“There are multiple types of brain tumors, but 80 to 90 percent of what we treat are not true brain tumors,” says McLeod Radiation Oncologist Rhett Spencer, MD. “Most common is a tumor that has metastasized (spread) to the brain from another location in the body.”
The prognosis for patients with a metastasized brain tumor has changed considerably. We’ve seen changes in the treatment techniques for these tumors. You can manage their other systemic disease better with the new biologic modifiers or changes in chemotherapy. So, patients that are not technically cured may still live much longer with a very good quality of life.
On the other hand, we do see a large number of primary brain tumors, called gliomas. They can be a low-grade tumor that progresses very slowly and are usually managed with just surgery. If not treated, the tumor can progress to a glioblastoma, one of the most aggressive types. We treat and manage those tumors with a combination of surgery, radiation therapy, chemotherapy and, if serious enough, with a biologic modifier.
TARGETED RADIATION THERAPY
One of the newer brain tumor treatments is Stereotactic Radiosurgery. Although the term “surgery” is used, there is no actual cutting with a scalpel. Using multiple beams delivering high levels of radiation, a computer guides the radiation to a very targeted area, where the tumor is located.
Technically, fewer treatments are required – usually less than five. Sometimes, the tumor can be eradicated in just one treatment. Here’s why.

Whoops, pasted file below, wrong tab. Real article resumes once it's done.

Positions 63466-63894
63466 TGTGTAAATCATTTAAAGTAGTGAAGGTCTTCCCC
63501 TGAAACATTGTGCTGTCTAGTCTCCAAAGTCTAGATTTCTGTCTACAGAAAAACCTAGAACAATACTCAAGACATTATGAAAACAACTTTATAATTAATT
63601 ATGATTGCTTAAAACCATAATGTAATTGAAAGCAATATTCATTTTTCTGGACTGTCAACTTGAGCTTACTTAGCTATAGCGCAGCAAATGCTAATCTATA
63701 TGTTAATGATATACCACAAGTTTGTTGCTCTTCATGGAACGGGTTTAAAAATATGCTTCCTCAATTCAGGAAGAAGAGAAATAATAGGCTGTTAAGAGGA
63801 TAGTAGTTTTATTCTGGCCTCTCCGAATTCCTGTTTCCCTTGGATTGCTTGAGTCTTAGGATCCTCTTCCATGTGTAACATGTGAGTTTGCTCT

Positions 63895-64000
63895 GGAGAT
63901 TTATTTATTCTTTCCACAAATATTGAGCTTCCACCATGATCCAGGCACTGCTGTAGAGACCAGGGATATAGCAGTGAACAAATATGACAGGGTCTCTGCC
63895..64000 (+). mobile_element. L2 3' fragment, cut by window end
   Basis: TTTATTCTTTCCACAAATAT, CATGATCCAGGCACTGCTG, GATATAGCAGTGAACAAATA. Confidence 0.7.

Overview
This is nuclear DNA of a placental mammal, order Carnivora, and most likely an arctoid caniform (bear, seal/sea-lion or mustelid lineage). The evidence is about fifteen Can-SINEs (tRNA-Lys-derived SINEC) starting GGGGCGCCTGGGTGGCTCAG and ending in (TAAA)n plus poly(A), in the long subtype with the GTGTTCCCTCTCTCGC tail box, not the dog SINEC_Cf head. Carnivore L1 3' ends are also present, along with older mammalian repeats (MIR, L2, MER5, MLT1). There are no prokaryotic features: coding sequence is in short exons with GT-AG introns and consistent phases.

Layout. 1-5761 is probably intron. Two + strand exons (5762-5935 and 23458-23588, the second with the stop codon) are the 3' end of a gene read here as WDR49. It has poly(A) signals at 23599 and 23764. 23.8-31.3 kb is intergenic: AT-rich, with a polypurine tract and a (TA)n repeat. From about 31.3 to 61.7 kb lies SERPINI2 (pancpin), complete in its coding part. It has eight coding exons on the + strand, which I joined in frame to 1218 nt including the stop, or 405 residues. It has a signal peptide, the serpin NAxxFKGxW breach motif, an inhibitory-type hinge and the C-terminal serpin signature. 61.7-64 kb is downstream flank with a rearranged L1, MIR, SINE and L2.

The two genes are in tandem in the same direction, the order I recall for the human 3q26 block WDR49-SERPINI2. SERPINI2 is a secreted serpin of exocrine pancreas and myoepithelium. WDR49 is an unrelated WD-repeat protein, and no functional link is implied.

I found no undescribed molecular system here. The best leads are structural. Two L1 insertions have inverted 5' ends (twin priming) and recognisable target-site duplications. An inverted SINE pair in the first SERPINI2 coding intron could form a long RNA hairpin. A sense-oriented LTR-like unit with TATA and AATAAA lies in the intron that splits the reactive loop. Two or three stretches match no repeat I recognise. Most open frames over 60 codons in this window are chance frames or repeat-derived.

The SRS radiation unit moves in an arc as it treats. A very small area may receive radiation from 200 to 300 different angles. Picture the patient as the hub of a wheel. The radiation beams are the spokes of the wheel that come together at that hub. Then imagine the wheel is actually a ball with the beams coming from all angles. In traditional radiation treatments, the high radiation doses could destroy the normal tissue around the treated site. Yet, with SRS using computer calibrations and guidance, as you move just a few millimeters from the treated area, the dose falls off dramatically, sparing normal brain tissue.
TEAM APPROACH TO TREATMENT
We do know that treating a brain tumor truly requires a team approach. With a primary brain tumor, the glioblastoma, combining a certain form of chemotherapy with radiation brings superior results. The multi-disciplinary approach gives the best outcome results for the patient.
Some brain tumors are best treated by the neurosurgeon. We know that the best approach is to remove these tumors, some of which are non-cancerous (benign).
There are other tumors, which involve the brain itself. There is no clear, simple answer to what is the most appropriate treatment — surgery, radiation or chemotherapy? In those patients, a multi-disciplinary conference that includes radiation oncologists, medical oncologists, neurosurgeons, physicists (who help determine dosage of radiation) and nurses discuss the case and agree on a method of treatment.
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